Summary of the Guidance:

The Responsible Financial Innovation Act (the “RFIA”) introduced

On March 9, 2023, the Biden Administration released the Fiscal Year 2024 Budget, and the “General Explanations of the Administration’s Fiscal Year 2024 Revenue Proposals,” which is commonly referred to as the “Green Book.” The Green Book summarizes the Administration’s tax proposals contained in the Budget. The Green Book is not proposed legislation, and each of the proposals will have to be introduced and passed by Congress. Most of this year’s proposals were previously proposed by the Biden Administration. However, there are a number of notable new proposals, including proposals to increase the stock buyback tax to 4%, increase the net investment income tax (“NIIT”) rate and additional Medicare tax rate from 3.8% to 5% for certain high income taxpayers, apply the wash sale rules to digital assets, and implement several changes to the international tax laws. This blog post summarizes some of the Green Book’s key proposals.

On December 27, 2022, the Internal Revenue Service (“IRS”) and the U.S. Department of the Treasury (the “Treasury”) released Notice 2023-2 (the “Notice”), which provides guidance regarding the application of the 1% excise tax on corporate stock buybacks under recently enacted section 4501 (the “Tax”).[1]  Taxpayers may rely on the Notice until proposed regulations are published.  The Notice also contains a request for comments on the rules included in the Notice and rules not included in the Notice.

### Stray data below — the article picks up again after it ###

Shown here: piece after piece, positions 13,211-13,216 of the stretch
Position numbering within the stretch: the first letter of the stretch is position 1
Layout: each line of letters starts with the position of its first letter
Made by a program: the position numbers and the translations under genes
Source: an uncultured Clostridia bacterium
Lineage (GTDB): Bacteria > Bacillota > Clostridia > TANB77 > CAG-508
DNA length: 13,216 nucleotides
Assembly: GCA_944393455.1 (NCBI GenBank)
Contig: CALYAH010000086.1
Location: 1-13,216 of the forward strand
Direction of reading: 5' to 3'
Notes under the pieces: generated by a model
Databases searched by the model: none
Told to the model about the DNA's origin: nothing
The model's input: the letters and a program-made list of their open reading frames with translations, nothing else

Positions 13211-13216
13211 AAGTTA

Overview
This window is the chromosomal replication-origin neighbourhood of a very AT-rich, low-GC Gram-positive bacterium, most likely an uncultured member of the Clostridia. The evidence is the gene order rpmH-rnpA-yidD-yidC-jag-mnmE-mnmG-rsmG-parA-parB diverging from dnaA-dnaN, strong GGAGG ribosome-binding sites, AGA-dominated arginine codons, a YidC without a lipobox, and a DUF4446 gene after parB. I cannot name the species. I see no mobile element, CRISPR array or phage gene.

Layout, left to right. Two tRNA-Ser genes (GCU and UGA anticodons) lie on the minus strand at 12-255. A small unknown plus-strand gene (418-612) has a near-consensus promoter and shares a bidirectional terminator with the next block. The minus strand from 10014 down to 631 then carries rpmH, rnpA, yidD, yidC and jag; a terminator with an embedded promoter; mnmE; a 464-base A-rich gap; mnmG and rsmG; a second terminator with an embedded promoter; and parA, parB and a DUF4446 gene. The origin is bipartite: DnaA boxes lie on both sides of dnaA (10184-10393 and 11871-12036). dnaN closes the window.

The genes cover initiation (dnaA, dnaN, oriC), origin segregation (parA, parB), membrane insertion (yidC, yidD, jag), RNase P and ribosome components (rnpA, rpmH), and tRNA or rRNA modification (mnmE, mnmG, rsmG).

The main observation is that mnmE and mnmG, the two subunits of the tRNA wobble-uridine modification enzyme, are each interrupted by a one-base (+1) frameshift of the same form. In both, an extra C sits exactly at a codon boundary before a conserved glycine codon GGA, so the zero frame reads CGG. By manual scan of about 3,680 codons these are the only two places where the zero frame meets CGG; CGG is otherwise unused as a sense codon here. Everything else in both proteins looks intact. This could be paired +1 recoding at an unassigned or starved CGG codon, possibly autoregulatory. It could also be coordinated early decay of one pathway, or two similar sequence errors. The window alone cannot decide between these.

The Treasury and the IRS took a literal interpretation of the statute; thus, the Tax applies broadly to stock repurchases and other transactions that are not traditionally viewed as stock buybacks, including a repurchase of mandatorily redeemable preferred stock (even if such stock was issued before January 1, 2023).  Special purpose acquisition companies (“SPACs”) will need to analyze whether a transaction is subject to the Tax under the general rules as the Notice does not include any special guidance for SPACs.  However, SPACs did receive comfort that redemptions that take place in the same year as a “complete liquidation” under section 331 are not subject to the Tax.

On December 28, 2022, the Internal Revenue Service (the “IRS”) and the Treasury Department released proposed regulations (the “Proposed Regulations”) under sections 892 and 897 of the Internal Revenue Code (the “Code”).[1] If finalized as proposed, the Proposed Regulations would prevent a non-U.S. person from investing through a wholly-owned U.S. corporation in order to cause a real estate investment trust (“REIT”) to be “domestically controlled”.  The ability of a non-U.S. person to invest through a U.S. corporation to cause a REIT to be domestically controlled had been approved in a private letter ruling, and is a structure that is widely used.  The Proposed Regulations would also apply to existing REITs that rely on a non-U.S. owned U.S. corporation for their domestically-controlled status, and suggest that the IRS could attack such a structure under current law (i.e., even if the Proposed Regulations are not finalized).

The Proposed Regulations also clarify that in determining a REIT’s domestically controlled status, a foreign partnership would be looked through and “qualified foreign pension funds” (“QFPFs”) and entities that are wholly owned by one or more QFPFs (“QCEs”) would be treated as foreign persons.  Lastly, the Proposed Regulations also provide a helpful set of rules for sovereign wealth fund investors that indirectly invest in U.S. real estate.